San Francisco-based Bechtel is one of the largest engineering, construction, and project management companies in the world, and it’s been doing business in Saudi Arabia for 75 years. Following the announcement of Saudi Arabia’s Vision 2030 economic and social reform plan, the company hired its first Saudi national as country head of its operations in the Kingdom in 2016.
Ahead of Saudi Arabia’s Crown Prince Mohammed bin Salman’s arrival to the U.S. this week, hard-working millennial engineer Abdulrahman Al-Ghabban agreed to speak exclusively with SUSTG about Bechtel’s current activities and ambitions in Saudi Arabia, the Riyadh metro project, Bechtel’s mining aspirations, and more. He also discusses what it means to him as a young Saudi to play a role in a dynamic and evolving Saudi business landscape.
Q. Tell me about Bechtel’s strategy in a Saudi Arabia looking to change itself. There’s a new way of doing business in the Kingdom. What are Bechtel’s big plans for the Saudi market in the coming decade?
AG: Well, this year we’re celebrating an important anniversary of doing business in Saudi Arabia. We’ve been privileged with 75 years of active partnership with the Saudi government and its people, working on transformative projects from large oil and gas facilities to airports and other critical infrastructure. Currently, we are working on lines 1 and 2 of the six-line Riyadh Metro and providing program management services at Jubail Industrial City, the largest civil engineering project in the world.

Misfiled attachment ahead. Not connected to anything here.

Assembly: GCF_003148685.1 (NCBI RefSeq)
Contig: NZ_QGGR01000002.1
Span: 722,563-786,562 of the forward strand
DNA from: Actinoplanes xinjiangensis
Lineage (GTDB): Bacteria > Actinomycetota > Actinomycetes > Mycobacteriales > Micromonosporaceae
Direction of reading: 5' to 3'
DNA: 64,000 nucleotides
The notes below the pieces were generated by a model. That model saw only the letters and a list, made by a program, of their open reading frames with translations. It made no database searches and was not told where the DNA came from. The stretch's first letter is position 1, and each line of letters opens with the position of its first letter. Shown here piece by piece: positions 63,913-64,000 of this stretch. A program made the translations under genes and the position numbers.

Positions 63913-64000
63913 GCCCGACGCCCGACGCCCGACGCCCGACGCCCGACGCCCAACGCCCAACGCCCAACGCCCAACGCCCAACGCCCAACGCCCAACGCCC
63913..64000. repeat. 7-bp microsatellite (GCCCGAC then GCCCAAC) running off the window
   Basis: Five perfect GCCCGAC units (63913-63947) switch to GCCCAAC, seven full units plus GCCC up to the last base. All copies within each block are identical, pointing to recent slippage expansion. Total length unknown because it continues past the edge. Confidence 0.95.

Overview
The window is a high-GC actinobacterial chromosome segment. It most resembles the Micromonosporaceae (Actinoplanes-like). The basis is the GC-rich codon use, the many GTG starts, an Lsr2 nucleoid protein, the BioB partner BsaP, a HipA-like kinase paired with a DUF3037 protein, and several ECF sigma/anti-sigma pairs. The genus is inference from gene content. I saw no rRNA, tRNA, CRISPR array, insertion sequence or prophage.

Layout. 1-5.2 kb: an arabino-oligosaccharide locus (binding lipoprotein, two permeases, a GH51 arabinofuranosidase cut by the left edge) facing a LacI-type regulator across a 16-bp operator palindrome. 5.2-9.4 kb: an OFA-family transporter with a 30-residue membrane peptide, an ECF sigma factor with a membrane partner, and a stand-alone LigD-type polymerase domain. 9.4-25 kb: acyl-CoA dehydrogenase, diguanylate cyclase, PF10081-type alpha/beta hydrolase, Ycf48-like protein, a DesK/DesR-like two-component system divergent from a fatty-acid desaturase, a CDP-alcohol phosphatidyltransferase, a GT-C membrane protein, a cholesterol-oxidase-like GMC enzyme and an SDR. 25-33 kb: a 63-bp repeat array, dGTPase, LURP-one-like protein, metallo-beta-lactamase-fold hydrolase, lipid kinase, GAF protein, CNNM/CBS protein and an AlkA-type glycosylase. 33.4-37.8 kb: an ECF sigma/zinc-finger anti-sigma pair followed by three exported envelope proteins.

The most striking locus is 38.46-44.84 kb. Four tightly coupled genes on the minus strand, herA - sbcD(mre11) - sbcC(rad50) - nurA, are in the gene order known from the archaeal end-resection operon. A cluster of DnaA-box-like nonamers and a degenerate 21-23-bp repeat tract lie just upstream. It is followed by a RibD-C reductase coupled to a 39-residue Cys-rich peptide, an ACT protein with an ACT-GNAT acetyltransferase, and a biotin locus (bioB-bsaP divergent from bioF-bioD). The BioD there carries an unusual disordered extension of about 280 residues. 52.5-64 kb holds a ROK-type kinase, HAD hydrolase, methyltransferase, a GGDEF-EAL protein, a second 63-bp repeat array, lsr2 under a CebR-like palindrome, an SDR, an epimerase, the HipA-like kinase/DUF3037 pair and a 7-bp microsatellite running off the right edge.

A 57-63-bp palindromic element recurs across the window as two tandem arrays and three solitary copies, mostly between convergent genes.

The Kingdom’s Vision 2030 is a great framework for the country and its people in the coming decade, and we see ourselves as partners in its execution. Bechtel’s work with the National Project Management Organization (Mashroat) to strengthen its administration and with the Riyadh College of Technology to strengthen the Kingdom’s professional workforce are part of that partnership and continue our legacy in the country. We are looking forward to seeing numerous projects and initiatives bring the Vision to reality.
Q. Bechtel is currently working on Lines 1 and 2 of the Riyadh Metro project. You live in Riyadh now. I’m curious as to how you think the metro will change the city and life for those who live in and visit the Saudi capital?
AG: As a Saudi, I see the metro as an important part of the exciting times ahead of us framed by the Vision 2030. The Riyadh Metro is a landmark project for the country that will significantly improve mobility and reduce carbon emissions and congestion in the city. It is also critical for future economic development. The project is creating job opportunities during construction and into the future. Just look at construction of other large metro systems we’ve been a part of – London’s Crossrail, Washington DC’s Metrorail, and Toronto’s Subway, for example – and you can see the impact such public transportation projects have on regions and nations. Our team is excited to see the same here in Saudi Arabia.